I have discussed this with the deputy, Doug Feith and General Myers. I believe that all join in my recommendation that, as a matter of policy, you authorize the Commander of USSOUTHCOM to employ, in his discretion, only Categories I and II and the fourth technique listed in Category III ("Use of mild, non-injurious physical contact such as grabbing, poking in the chest with the finger, and light pushing").

While all Category III techniques may be legally available, we believe that, as a matter of policy, a blanket approval of Category III techniques is not warranted at this time. Our Armed Forces are trained to a standard of interrogation that reflects a tradition of restraint.

RECOMMENDATION: That SECDEF approve the USSOUTHCOM Commander's use of those counter-resistance techniques listed in Categories I and II and the fourth technique listed in Category III during the interrogation of detainees at Guantanamo Bay.

SECDEF DECISION

Approved signed by Donald Rumsfield Disapproved _____ Other _____ handwritten note: However, I stand for 8-10 hours a day. Why is standing limited to 4 hours? D.R.
Attachments
As stated

cc: CJCS, USD(P)

Declassified Under Authority of Executive Order 12958 By Executive Secretary, Office of the Secretary of Defense William P. Marriott, CAPT. USN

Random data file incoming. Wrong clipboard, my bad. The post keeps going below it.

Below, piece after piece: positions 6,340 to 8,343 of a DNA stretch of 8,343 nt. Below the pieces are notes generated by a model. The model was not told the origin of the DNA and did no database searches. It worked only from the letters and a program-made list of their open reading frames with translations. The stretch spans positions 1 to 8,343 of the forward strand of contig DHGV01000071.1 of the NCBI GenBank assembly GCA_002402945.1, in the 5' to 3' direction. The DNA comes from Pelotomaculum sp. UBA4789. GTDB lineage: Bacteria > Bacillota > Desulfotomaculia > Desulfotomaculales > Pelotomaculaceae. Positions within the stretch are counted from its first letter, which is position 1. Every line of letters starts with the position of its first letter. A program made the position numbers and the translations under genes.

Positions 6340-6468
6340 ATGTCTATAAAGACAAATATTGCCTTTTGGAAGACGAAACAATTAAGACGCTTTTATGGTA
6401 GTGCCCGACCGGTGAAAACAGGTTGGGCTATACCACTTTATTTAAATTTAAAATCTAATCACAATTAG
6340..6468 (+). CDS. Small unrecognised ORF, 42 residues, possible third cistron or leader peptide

June 18, 2004
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Re: The Torture Papers: The Road to Abu Ghraib, edited by Ka

Postby admin » Fri Oct 11, 2013 8:54 pm

MEMO 22

UNCLASSIFIED
SECRET/NOFORN

SECRETARY OF DEFENSE
1000 DEFENSE PENTAGON
WASHINGTON, DC 20301-1000
JAN 15 2003

MEMORANDUM FOR THE GENERAL COUNSEL OF THE DEPARTMENT OF DEFENSE

SUBJECT: Detainee Interrogations (U)

(U) Establish a working group within the Department of Defense to assess the legal, policy, and operational issues relating to the interrogations of detainees held by the U.S. Armed Forces in the war on terrorism.

(U) The working group should consist of experts from your Office, the Office of the Under Secretary of Defense for Policy, the Military Departments, and the Joint Staff. The working group should address and make recommendations as warranted on the following issues: